First, be prepared. The best way to combat the stress of competition is to have a routine that everyone on the floor has mastered and feels confident completing. From stunts to tumbling passes, make sure that everyone’s timing is dead on perfect several run-throughs before you load the vans to head out to the competition. This means making sure that practices count, and everyone is present for every practice. No excuses. Even participants who might not feel the greatest can come in and watch and spot so that they are aware of any last minute changes.

Second, make sure your squad is prepared with what they need. Does the routine require props (signs, megaphones, poms, flags, etc.)? Make sure they are loaded in the transport the night before you have to leave.

Triple check everything!

Third, make sure competitors have everything they need for the uniforms they are wearing. Buy the jumbo-size slider bags (2.5 gallons). Have participants bring in what they need (Shoes, midriff, shells, skirts, socks, hairbows, spankies). Neatly pack each complete uniform in a slider bag. Label the bags with each participants name with a permanent marker. If available, pack extra uniform pieces in different sizes as well. Keep all of the uniforms together! Don’t give them to the participants until it is time to get ready!

Fourth, pack the make-up kits. Make sure that you have decided on a make-up color scheme and eye pattern before you get to the competition. Don’t experiment when you are at the venue! Have a dress rehearsal one night the week before competition. If your squad uses hair pieces, include them in the rehearsal and pack them up with the make-up kits. If not, make sure you plan accordingly for hair rollers or curling irons for the style that your squad is using and pack plenty of hairspray. Go full out with uniforms and make-up. Run the routine a few times through for parents and students. Some squads charge admittance as a fundraiser and invite the school and community. They may offer a spaghetti dinner or hot dog supper along with the entertainment. After the run-through, it’s the perfect time to pack the uniforms. Everyone is together, and it makes it so much easier.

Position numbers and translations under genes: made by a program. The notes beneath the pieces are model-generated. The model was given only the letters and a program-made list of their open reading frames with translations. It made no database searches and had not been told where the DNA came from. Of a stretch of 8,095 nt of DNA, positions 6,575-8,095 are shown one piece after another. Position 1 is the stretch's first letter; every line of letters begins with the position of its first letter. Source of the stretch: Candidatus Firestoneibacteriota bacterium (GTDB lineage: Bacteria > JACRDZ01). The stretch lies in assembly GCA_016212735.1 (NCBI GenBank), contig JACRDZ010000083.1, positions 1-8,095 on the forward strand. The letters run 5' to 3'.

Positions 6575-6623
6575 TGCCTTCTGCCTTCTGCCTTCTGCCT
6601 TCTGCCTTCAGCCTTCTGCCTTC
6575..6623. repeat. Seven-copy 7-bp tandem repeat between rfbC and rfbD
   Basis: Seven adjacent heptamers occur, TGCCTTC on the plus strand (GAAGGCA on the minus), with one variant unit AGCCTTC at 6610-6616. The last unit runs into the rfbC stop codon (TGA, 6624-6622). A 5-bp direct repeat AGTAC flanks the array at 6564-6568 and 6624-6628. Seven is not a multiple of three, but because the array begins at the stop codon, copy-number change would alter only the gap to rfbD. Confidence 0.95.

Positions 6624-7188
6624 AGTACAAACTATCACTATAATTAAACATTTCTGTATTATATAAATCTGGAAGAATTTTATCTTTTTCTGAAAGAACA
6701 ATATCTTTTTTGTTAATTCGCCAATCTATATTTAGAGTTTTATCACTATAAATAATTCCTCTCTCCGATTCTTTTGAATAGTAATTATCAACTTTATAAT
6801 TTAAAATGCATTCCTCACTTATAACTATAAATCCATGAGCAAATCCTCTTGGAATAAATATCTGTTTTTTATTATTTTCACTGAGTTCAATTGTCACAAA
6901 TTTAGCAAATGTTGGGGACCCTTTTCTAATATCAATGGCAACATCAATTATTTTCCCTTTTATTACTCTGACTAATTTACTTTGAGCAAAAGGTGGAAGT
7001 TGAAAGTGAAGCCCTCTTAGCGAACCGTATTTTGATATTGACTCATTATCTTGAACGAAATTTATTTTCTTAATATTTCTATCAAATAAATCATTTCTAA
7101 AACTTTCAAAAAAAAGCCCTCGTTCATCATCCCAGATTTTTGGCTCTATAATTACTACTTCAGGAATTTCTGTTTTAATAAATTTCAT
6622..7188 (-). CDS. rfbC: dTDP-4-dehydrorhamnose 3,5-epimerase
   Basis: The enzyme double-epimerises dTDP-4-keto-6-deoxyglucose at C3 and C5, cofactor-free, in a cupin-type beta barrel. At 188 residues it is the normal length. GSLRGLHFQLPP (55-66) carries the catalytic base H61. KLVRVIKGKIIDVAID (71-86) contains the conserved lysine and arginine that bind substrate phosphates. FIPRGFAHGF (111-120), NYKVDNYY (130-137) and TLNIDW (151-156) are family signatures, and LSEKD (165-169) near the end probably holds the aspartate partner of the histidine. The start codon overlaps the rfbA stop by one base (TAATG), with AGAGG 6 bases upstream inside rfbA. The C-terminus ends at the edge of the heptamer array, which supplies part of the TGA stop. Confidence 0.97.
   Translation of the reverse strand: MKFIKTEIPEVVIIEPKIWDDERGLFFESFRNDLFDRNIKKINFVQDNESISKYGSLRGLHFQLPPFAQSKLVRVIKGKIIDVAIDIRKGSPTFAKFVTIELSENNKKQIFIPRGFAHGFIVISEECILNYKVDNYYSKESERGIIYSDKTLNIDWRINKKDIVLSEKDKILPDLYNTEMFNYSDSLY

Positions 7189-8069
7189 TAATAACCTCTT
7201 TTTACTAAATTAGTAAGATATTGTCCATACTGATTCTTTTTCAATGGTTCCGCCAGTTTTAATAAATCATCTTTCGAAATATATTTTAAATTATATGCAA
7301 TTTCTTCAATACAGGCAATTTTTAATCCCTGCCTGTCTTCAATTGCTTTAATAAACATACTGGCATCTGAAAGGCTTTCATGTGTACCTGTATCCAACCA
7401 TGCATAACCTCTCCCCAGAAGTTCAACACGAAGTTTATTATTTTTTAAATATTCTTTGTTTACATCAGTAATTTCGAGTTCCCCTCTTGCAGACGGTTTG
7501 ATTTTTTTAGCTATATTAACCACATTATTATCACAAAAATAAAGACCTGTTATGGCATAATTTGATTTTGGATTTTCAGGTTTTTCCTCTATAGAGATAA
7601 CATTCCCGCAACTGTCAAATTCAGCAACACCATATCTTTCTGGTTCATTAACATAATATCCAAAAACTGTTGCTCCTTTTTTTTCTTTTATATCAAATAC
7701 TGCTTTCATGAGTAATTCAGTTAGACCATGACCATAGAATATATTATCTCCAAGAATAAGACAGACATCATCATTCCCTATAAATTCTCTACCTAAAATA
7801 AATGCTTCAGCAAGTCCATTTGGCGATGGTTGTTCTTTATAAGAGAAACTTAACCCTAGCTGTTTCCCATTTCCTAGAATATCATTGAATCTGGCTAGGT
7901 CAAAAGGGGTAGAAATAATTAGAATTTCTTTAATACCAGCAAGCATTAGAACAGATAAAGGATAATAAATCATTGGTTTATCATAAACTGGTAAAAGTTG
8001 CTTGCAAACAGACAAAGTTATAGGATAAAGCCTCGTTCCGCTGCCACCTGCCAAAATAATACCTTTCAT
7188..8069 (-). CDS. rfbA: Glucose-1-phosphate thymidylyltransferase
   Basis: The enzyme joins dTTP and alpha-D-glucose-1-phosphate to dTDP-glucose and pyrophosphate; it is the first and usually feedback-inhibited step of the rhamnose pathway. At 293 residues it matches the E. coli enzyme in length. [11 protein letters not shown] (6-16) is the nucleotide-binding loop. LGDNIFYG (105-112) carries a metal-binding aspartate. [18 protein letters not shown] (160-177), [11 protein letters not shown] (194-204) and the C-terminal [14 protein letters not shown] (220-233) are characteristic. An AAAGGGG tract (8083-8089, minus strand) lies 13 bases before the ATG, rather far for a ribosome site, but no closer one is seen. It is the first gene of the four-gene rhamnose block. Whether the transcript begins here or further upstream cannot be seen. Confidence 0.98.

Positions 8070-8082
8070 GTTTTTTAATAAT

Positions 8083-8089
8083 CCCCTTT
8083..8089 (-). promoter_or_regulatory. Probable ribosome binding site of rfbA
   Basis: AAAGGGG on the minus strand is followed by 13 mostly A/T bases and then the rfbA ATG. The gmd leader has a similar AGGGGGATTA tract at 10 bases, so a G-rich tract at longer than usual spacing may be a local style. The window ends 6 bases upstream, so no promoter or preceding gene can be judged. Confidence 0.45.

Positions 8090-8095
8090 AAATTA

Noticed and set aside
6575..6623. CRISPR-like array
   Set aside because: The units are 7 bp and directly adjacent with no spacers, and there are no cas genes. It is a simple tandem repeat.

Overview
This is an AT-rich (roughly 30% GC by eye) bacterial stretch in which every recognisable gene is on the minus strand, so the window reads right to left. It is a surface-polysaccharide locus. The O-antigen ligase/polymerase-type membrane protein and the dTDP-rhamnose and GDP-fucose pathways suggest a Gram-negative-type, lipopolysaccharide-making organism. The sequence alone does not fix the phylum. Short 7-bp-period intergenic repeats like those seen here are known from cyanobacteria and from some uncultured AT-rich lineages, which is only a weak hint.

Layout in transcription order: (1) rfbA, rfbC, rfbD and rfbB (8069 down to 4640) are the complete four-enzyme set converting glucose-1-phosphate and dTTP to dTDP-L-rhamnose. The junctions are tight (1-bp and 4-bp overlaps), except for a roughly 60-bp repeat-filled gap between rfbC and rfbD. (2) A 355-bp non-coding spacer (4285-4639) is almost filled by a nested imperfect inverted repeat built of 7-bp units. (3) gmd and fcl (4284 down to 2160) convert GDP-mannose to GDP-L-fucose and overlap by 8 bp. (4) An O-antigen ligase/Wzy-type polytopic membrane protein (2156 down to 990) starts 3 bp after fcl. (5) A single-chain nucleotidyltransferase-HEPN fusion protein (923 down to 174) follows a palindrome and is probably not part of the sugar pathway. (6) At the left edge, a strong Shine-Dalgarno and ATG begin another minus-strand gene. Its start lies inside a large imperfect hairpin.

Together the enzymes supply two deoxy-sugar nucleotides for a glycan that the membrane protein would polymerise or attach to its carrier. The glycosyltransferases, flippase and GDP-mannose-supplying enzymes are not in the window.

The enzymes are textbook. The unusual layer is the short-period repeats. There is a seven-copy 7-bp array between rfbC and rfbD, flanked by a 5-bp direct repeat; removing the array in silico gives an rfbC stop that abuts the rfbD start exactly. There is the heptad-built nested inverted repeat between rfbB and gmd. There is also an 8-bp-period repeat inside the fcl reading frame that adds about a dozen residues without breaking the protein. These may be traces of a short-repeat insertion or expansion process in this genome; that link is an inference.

Keep two accordion folders with copies of the registration information. Give one to an assistant coach or trustworthy parent. Make sure that schedules, payment confirmation, and any other pertinent information to the competition are kept in the accordion folder.

It is important to keep the parents feeling as little stress as possible as well. Their kids are performing in front of a lot of people. They have probably put a lot of time and money into cheerleading at this point. They want a good return and a happy kid when it’s all said and done. Make sure they have directions to the venue, a schedule for the events with their squad(s) times and stages highlighted if possible, a set meeting place for before the competition and after the competition, a schedule of the awards ceremony, and a list of possible places to stay and eat if it is an overnight competition. Many parents like to “book” together when it comes to travel arrangements. Make sure they know where the squad will be staying well in advance so that this is an option for them. Make sure that you keep the parents in the loop at all times about possible changes to schedules or venues. You can set up a phone tree, but don’t count on that always working. Use email, text alerts, and Facebook notifications to alert parents to what is going on with the event.

Preparation Checklist:

1. Routine has been successful at practice several times with no errors.

2. Each coach has a least two copies of the competition music.

3. All props are accounted for and packed.

4. There are two folders with all registration information.

5. All uniforms are packed and labeled and transferred together.